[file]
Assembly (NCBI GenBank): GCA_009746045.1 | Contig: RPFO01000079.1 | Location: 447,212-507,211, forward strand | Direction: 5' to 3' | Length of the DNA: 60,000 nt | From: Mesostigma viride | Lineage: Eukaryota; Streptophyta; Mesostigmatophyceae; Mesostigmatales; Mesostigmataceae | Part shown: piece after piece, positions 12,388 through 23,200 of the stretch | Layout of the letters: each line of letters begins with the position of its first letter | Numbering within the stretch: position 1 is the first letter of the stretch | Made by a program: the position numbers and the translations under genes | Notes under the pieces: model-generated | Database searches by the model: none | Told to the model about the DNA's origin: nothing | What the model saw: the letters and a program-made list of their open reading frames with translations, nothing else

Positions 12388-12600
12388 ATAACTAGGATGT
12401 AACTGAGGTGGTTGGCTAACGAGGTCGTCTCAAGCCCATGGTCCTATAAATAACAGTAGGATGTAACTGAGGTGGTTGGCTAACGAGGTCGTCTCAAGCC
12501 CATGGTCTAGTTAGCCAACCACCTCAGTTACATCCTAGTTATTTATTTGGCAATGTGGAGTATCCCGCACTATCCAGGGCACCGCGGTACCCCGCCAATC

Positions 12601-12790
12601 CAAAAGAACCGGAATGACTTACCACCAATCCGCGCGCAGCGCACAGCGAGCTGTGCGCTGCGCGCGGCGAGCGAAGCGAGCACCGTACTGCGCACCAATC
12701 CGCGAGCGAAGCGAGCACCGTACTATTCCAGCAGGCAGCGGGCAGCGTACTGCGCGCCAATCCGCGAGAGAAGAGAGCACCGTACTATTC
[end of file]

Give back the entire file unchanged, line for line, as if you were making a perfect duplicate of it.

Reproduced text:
Assembly (NCBI GenBank): GCA_009746045.1 | Contig: RPFO01000079.1 | Location: 447,212-507,211, forward strand | Direction: 5' to 3' | Length of the DNA: 60,000 nt | From: Mesostigma viride | Lineage: Eukaryota; Streptophyta; Mesostigmatophyceae; Mesostigmatales; Mesostigmataceae | Part shown: piece after piece, positions 12,388 through 23,200 of the stretch | Layout of the letters: each line of letters begins with the position of its first letter | Numbering within the stretch: position 1 is the first letter of the stretch | Made by a program: the position numbers and the translations under genes | Notes under the pieces: model-generated | Database searches by the model: none | Told to the model about the DNA's origin: nothing | What the model saw: the letters and a program-made list of their open reading frames with translations, nothing else

Positions 12388-12600
12388 ATAACTAGGATGT
12401 AACTGAGGTGGTTGGCTAACGAGGTCGTCTCAAGCCCATGGTCCTATAAATAACAGTAGGATGTAACTGAGGTGGTTGGCTAACGAGGTCGTCTCAAGCC
12501 CATGGTCTAGTTAGCCAACCACCTCAGTTACATCCTAGTTATTTATTTGGCAATGTGGAGTATCCCGCACTATCCAGGGCACCGCGGTACCCCGCCAATC

Positions 12601-12790
12601 CAAAAGAACCGGAATGACTTACCACCAATCCGCGCGCAGCGCACAGCGAGCTGTGCGCTGCGCGCGGCGAGCGAAGCGAGCACCGTACTGCGCACCAATC
12701 CGCGAGCGAAGCGAGCACCGTACTATTCCAGCAGGCAGCGGGCAGCGTACTGCGCGCCAATCCGCGAGAGAAGAGAGCACCGTACTATTC